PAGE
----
Document Type



University of Colorado Law Review




This essay considers a particular universe of potentially dangerous governmental falsehoods: the government's lies and misrepresentations about and to the press.

Government's efforts to regulate private speakers' lies clearly implicate the First Amendment, as many (but not all) of our own lies are protected by the Free Speech Clause. But because the government does not have First Amendment rights of its own when it speaks, the constitutional limits, if any, on the government's own lies are considerably less clear.

In earlier work I have explored in some detail the Free Speech and Due Process Clauses as possible constraints on certain government lies that inflict economic and reputational harm, that punish or silence individuals' speech, or that imprison or deny other protected liberties. In this paper I focus instead on the ways in which some of the government's press-related lies and misrepresentations can frustrate the two values most commonly identified as underlying the First Amendment's Press Clause: exposing (and thus checking) government misconduct, and informing public opinion about a wide range of matters.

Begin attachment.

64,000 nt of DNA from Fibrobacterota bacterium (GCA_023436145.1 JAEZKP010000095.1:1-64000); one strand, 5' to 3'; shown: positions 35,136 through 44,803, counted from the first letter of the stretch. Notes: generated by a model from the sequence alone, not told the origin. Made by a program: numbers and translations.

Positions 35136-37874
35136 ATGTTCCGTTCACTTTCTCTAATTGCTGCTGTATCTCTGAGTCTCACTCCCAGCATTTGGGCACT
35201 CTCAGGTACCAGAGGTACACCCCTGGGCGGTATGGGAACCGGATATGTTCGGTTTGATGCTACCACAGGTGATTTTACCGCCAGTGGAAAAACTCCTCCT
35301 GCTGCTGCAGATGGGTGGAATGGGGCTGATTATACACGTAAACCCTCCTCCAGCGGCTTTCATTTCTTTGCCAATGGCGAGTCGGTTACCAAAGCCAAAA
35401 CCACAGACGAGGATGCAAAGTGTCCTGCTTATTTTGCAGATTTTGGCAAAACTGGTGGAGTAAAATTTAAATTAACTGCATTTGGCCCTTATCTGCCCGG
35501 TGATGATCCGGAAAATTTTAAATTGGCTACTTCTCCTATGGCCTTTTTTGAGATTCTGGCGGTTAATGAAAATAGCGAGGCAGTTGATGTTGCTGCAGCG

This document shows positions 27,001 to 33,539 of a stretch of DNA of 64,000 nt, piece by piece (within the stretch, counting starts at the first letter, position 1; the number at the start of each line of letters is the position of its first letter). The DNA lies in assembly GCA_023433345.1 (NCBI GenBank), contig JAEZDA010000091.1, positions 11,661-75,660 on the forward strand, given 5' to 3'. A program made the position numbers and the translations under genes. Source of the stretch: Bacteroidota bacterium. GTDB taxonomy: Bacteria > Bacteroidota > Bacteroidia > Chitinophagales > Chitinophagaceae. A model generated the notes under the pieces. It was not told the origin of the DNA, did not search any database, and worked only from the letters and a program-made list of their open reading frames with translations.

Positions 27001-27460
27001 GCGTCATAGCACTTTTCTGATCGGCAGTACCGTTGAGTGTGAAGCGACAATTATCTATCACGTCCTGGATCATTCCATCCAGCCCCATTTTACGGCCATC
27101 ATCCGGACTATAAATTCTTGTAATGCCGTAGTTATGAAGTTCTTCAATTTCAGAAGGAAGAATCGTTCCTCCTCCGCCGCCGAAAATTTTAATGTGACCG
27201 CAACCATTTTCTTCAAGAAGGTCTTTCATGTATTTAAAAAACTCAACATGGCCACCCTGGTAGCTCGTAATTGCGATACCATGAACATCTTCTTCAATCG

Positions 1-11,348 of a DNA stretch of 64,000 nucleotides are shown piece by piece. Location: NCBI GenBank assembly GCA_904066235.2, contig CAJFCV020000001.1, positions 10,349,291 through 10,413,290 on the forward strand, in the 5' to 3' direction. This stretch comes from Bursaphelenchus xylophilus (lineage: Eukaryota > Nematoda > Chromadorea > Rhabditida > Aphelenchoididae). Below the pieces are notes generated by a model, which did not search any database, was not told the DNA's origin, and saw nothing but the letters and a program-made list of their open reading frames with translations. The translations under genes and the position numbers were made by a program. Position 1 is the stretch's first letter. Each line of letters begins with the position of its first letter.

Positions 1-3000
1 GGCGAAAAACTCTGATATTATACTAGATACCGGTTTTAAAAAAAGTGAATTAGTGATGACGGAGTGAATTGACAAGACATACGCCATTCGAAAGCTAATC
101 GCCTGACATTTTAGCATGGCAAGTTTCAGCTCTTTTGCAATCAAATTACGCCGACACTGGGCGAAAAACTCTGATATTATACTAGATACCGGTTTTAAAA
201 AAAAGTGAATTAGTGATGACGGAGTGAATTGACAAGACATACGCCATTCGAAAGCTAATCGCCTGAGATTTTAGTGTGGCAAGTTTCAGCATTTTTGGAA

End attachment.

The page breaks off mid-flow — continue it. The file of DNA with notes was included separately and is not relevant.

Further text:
Part I identifies a number of these falsehoods and the ways in which they can frustrate the press’s effectiveness in performing its watchdog and educator functions. For example, the government's misappropriation of the press's identity (i.e., the government's lies that it is the press) and the government's obfuscation of its role as author of material it has produced for publication (i.e., the government's lies that it is not the press) undermine the press's independence and credibility. The public needs to see and understand the press and the government as distinct entities with very different roles if the press is to offer a meaningful check on the government; the government's lies about being (or not being) the press thus threaten to blur the line between the two in damaging ways. Relatedly, the government's lies to the press about its own behavior -- coupled with its lies about the press intended to discredit the press -- directly interfere with the press's ability to hold the government accountable to the public through accurate and credible reporting. Part II then considers potential legal, structural, political, and expressive responses to such governmental falsehoods and their harms. Possibilities include a more muscular Press Clause doctrine that would prohibit governmental lies and misrepresentations that interfere with Press Clause functions, as well as engaged counterspeech and oversight by other government actors, the press, and the public more generally.